Which came first as bats evolved — flight or echolocation? Newly described fossils favour the flight-first hypothesis. But these creatures may have been otherwise equipped for flying at night.
A long-standing debate about the processes that led to the evolution of modern bats takes a new twist with the discovery of remarkable fossil bats recovered from the Green River formation in Wyoming. The fossils, which constitute a new genus and species, are described by Simmons et al. on page 818 of this issue1. Phylogenetic analysis and comparison with other fossil bats recovered from the same formation, and from the Messel formation in Germany, indicate that this is the most ancient species of bat yet discovered.
The problem of understanding bat evolution dates back at least to Charles Darwin, who in The Origin of Species enumerated a list of difficulties he saw with the theory of evolution by natural selection. The example often discussed is the origin of the eye. But Darwin also mentioned the vexed issue of how bats had arisen from terrestrial ancestors. The discovery of echolocation in bats about 50 years ago2 added an additional feature to the conundrum of the early evolution of bats. This currently boils down to one big question: which came first, echolocation or flight3,4?
For a long time, 'echolocation first' held sway. Ancestral 'pre-bats' were hypothesized to have been small terrestrial or arboreal echolocators that detected passing insects using their echolocation and snatched them from the air4. This favoured the extension of the arms and digits to facilitate prey capture, perhaps with webbing between the digits. Eventually, these animals started leaping out to capture insects, using their echolocation to guide them to a landing spot and their extended arms and digits as an aerofoil. From this point they started hunting from perches (known as perch hunting) and eventually developed fully powered flight (called aerial hawking; Fig. 1).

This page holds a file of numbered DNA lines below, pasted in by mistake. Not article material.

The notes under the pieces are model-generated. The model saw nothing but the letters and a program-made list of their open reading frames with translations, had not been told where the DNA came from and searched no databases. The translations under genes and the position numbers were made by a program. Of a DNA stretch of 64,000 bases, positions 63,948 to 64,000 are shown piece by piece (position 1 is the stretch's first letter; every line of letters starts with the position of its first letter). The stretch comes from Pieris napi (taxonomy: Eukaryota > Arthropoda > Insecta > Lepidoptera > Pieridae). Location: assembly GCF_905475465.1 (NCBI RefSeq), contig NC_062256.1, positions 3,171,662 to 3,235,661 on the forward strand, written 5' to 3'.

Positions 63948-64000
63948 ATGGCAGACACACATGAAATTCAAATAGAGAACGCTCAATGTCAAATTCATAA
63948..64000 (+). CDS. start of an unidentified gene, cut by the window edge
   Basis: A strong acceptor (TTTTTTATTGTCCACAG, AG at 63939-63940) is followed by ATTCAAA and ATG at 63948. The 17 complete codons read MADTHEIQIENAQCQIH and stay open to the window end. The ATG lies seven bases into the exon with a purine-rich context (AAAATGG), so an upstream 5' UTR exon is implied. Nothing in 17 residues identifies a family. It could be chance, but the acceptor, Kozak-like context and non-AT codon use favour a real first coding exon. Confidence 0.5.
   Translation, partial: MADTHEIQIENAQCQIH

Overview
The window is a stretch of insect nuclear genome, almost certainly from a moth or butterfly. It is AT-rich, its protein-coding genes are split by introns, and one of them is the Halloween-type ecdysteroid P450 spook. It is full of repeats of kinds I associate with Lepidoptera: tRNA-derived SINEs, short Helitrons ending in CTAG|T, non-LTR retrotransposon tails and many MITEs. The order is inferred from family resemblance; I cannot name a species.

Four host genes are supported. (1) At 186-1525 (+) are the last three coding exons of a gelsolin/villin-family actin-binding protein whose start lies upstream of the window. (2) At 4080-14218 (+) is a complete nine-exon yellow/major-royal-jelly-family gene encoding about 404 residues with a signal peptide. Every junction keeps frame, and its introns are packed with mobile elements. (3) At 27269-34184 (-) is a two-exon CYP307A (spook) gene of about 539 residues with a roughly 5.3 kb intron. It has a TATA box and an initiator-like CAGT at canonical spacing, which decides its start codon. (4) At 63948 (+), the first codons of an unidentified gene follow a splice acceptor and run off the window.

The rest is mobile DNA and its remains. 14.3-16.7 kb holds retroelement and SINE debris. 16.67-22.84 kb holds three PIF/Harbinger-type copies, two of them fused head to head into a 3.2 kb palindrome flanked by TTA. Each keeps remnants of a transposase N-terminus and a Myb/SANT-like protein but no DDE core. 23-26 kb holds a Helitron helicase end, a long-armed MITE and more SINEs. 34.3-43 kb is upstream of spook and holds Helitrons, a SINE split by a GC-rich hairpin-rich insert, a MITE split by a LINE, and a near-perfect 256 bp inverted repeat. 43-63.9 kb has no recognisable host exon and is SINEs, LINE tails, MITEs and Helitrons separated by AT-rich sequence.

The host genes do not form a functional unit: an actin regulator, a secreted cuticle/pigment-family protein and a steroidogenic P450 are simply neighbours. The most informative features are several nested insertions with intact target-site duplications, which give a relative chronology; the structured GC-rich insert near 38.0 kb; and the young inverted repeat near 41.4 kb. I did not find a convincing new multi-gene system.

Supporters of the echolocation-first hypothesis pointed to the existence of terrestrial animals, such as certain shrews, that have rudimentary echolocation systems; and to the fact that the most primitive extant bats often use perch hunting, and lack a feature known as the calcar, which is also absent in the most ancient fossil bats. (The calcar is a cartilaginous spur projecting from the base of the lower limb and running along the edge of the membrane between the hind limbs and tail.) Moreover, the idea that bats might have evolved the ability to fly before they could orient themselves in darkness was seen as highly unlikely.